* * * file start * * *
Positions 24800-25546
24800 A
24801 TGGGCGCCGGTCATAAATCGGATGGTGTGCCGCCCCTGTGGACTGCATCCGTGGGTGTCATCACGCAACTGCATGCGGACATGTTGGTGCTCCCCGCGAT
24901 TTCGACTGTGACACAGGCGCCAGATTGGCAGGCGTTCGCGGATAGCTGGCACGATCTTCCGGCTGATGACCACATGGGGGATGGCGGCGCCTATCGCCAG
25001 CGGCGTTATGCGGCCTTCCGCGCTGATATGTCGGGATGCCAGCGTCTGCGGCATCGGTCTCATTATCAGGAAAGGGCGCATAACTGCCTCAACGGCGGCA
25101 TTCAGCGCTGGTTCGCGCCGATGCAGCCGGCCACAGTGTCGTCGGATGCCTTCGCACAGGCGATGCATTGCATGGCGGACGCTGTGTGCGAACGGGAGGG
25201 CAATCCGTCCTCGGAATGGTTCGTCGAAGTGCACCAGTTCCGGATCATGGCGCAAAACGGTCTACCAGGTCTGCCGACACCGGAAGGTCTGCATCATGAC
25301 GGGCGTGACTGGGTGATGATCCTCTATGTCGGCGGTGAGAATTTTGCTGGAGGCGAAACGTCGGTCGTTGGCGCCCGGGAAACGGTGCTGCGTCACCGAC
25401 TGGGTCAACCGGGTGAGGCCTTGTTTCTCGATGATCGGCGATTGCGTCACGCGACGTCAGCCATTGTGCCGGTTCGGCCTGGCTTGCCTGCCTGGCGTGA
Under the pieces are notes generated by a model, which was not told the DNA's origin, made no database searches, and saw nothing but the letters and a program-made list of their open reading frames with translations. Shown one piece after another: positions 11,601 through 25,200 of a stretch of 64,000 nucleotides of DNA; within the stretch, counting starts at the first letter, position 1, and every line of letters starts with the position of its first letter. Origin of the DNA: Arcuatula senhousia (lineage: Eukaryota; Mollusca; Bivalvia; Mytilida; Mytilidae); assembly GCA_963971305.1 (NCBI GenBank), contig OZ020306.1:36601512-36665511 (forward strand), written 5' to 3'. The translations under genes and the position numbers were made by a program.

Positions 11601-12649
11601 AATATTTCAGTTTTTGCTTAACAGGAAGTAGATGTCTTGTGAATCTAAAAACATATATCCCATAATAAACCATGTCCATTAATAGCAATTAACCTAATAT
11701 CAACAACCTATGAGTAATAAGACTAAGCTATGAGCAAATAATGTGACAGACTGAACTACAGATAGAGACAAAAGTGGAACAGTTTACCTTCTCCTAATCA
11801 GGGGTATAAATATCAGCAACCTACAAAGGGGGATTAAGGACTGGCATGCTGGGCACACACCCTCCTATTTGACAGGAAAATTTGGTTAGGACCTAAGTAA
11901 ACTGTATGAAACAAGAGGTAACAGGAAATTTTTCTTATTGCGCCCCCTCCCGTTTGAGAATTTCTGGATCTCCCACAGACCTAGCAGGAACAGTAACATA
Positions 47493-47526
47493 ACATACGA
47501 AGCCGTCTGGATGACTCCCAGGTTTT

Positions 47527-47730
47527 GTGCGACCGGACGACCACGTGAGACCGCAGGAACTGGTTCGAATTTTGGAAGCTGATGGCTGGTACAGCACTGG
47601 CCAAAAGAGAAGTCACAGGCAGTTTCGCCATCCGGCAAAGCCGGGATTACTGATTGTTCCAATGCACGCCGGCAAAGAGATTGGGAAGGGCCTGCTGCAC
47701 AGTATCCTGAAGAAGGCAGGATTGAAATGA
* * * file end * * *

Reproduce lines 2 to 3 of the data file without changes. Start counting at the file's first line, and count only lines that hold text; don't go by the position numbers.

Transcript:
24800 A
24801 TGGGCGCCGGTCATAAATCGGATGGTGTGCCGCCCCTGTGGACTGCATCCGTGGGTGTCATCACGCAACTGCATGCGGACATGTTGGTGCTCCCCGCGAT